BEIRUT: The United Kingdom’s Department for International Development announced a new initiative Friday that aims to connect Syrian refugees attending schools in Lebanon and Jordan with British students.
Through the program, schools in Britain will be partnered with schools in Lebanon and Jordan who currently count refugees from the war-torn country among their student body.
The project will “pave the way for British school children and Syrian refugee children to build friendships, share their experiences and gain a better understanding of the wider world they are all growing up in,” U.K. Secretary of State for International Development Justine Greening said.
Secondary-school students in Britain will contact Syrian refugee children through Skype and letters, conversing primarily in English.
Additionally, the program will provide a platform for teachers in Britain to share lesson plans and exchange ideas with their colleagues in Lebanon and Jordan.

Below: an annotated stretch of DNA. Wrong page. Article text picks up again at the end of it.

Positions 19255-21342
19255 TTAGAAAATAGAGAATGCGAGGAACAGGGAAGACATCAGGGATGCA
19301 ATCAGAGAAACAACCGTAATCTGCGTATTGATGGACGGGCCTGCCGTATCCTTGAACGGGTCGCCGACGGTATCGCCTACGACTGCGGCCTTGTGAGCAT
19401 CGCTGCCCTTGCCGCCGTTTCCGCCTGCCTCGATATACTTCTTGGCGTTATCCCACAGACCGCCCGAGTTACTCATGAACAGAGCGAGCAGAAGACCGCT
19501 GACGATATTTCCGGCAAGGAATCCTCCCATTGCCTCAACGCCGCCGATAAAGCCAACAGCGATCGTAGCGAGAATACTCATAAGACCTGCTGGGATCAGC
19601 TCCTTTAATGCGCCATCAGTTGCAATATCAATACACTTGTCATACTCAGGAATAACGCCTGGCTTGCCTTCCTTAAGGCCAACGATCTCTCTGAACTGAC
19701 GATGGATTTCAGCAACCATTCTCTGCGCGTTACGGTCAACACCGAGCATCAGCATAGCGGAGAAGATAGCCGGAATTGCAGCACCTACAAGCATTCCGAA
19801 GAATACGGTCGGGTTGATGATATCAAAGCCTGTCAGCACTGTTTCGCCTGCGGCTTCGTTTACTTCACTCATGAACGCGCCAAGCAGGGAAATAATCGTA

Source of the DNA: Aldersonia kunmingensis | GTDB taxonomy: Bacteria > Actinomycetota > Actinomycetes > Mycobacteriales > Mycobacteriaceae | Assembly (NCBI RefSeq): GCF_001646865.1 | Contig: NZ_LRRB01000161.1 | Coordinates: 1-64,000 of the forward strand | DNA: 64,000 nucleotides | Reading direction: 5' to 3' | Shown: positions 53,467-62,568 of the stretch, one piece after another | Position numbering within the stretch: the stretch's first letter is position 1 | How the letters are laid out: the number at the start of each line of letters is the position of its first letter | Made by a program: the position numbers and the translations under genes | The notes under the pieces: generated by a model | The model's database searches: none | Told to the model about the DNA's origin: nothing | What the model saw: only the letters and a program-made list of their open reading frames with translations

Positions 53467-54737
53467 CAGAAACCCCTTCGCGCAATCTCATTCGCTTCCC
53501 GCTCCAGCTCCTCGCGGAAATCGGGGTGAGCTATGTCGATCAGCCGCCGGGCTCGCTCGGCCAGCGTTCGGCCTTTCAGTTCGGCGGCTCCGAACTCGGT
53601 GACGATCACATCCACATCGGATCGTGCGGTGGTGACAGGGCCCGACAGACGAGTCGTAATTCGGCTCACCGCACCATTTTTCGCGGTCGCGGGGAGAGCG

The program, overseen by the British Council, will begin in Lebanon and focus on 16 state-run schools currently hosting Syrian refugees.
More than 1 million children have fled Syria since the civil conflict began two and a half years ago, according to UNICEF. The influx has strained the capacities of schools and teachers in neighboring countries receiving the refugees.
“Teachers in Syria’s neighboring countries are working tirelessly to ensure that everyone in their classroom has the chance to learn, no matter where they are from,” Greening said.
The initiative will expand upon the existing Connecting Classrooms campaign run by the British Council. Connecting Classrooms has operated in Lebanon since 2008.
While focusing on Syrian refugees, organizers hope the program will also reassure Lebanese and Jordanian students that the world is paying close attention to the situation in the region.
In the next two months, the British Council will search for schools in the U.K. to participate.